The Magazine

A Drama-Free Election

The Iraqi vote was a victory for Prime Minister Maliki. Now he'll need to do something for the Shiite masses.

Feb 16, 2009, Vol. 14, No. 21 • By REUEL MARC GERECHT
Widget tooltip
Single Page Print Larger Text Smaller Text Alerts

Baghdad

Sitting in front of the golden, double-domed Kazimiyya shrine, one of Iraq's Shiite pilgrimage sites, I asked a young man who was politely scrutinizing me what he thought about the provincial elections going on around us. "It's good for people to vote," he said, intently staring at my green socks on a dark carpet. Since he didn't have any purple ink on a finger, I asked why he hadn't voted. Around 8 percent of the Baghdad electorate is still displaced. Earlier that day I'd seen angry men at a voting station complaining about a registration process that disenfranchised many of those who'd been uprooted by the country's internecine strife. Poor young men were probably those least likely to vote.

"I'm not sure whom I want," he answered, raising his eyes to mine.

"Do you like the prime minister?" I continued. He and the other young men around him indicated brusquely that Nuri al-Maliki was not high on their list. "Why not?" I asked, hoping to crack the reticence that a foreigner often still encounters talking with Iraqis. "Hasn't he helped to bring some peace?"

The young man, who had a little button on his jacket, perhaps indicating an official status within the shrine, answered flatly, "He has not helped us."

Although the voting returns for Kazimiyya, a district on the northeastern edge of the capital and once the home of Baghdad's Shiite elite, are still not confirmed, the official word is that Maliki captured around 38 percent of the vote in Baghdad. Many of the faithful at the shrine--lying on the prayer rugs that covered the white marble terrace outside, or among the small legion of the one-legged, wheelchair-bound, and physically deformed who'd come to beg God for mercy, or among the slow-moving stream of men and women worshippers who kissed and touched with purple fingers the sacred wooden doors--had no doubt voted for Maliki. A new strongman, not known for his piety, had finally arisen along the Tigris, and Kazimiyya, an extremely pious district, gave him its qualified democratic blessing.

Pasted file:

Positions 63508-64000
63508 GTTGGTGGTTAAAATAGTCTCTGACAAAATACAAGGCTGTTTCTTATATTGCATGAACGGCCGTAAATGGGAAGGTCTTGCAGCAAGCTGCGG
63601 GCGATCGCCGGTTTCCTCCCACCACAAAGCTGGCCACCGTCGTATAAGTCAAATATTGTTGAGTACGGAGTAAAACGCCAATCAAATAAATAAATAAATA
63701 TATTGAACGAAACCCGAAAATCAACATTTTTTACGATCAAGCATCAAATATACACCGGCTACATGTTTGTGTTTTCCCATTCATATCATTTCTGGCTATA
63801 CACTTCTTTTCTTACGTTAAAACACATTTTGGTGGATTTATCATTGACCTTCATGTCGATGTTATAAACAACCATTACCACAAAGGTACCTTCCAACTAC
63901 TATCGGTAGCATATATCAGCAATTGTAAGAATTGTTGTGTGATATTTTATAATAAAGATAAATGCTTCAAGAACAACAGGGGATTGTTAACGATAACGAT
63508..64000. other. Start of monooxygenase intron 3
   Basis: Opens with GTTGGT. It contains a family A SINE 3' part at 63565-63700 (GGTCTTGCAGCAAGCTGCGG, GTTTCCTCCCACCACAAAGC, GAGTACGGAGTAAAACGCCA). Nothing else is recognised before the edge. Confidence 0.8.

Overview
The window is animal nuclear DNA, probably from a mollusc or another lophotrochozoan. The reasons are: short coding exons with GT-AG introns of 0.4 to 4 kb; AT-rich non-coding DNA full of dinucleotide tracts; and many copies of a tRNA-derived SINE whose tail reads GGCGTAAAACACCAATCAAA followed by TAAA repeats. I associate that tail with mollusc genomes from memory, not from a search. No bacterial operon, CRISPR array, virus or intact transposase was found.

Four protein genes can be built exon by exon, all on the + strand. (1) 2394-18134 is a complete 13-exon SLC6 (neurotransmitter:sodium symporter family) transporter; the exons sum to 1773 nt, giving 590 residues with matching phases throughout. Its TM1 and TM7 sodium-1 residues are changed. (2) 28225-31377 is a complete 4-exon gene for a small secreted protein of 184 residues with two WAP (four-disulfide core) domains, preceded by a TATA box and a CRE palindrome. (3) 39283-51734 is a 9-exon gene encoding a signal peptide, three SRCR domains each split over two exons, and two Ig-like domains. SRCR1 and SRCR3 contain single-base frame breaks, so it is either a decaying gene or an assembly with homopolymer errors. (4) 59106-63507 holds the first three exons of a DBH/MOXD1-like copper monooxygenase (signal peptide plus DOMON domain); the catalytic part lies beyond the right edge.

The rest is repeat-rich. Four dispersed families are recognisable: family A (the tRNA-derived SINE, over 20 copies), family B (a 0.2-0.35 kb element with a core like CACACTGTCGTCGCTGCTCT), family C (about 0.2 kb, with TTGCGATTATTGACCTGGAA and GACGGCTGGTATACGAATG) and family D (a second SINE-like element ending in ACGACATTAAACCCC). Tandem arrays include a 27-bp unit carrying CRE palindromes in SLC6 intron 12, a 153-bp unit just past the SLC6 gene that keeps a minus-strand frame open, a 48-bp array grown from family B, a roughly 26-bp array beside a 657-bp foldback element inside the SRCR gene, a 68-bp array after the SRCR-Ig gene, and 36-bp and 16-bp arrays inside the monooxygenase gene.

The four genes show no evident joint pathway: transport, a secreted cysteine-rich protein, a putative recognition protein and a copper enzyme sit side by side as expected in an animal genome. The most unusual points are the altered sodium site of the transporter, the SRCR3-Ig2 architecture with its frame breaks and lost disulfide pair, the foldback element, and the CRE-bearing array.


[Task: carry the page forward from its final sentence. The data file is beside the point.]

Young Shiite men, the natural constituency of Moktada al-Sadr, the scion of Iraq's most beloved clerical family and the Iraqi whom Americans and Iraq's Sunni Arabs hate most, had given Maliki his first political break. Without Sadr and his supporters, Maliki would never have risen in parliament. Without Sadr, the Americans would never have discovered and crowned Maliki, after a very fitful beginning, as the indispensable leader who could show as much zeal fighting refractory Shiites as he could battling Sunni insurgents and holy warriors. Sadr's allies, whom I strongly suspected were standing before me at the shrine, were, at least for now, lost in the ironies of post-Saddam Iraq.

Making sense of Iraq's January 31 provincial elections isn't easy. That they were an enormous success for Iraq, and for the United States, is certainly true. When remembering 2006, when Iraqis were dying like flies in what the New York Times's Dexter Filkins described as a "symphony of suicide bombers," and when even staunch pro-war American liberals and conservatives saw the invasion as misbegotten, I grow more respectful of my old history teacher Martin Dickson, who counseled to measure time, especially in the Middle East, in centuries, not years. In the streets of Baghdad, especially those deeply scarred by violence, where women and children now bustle about well-stocked stores and an almost incomprehensible array of political posters has been plastered, it's difficult to comprehend how a former pro-war liberal like Peter Beinart could opine, only two weeks before the provincial elections, that the Iraq invasion remained "one of the great blunders in American foreign policy history."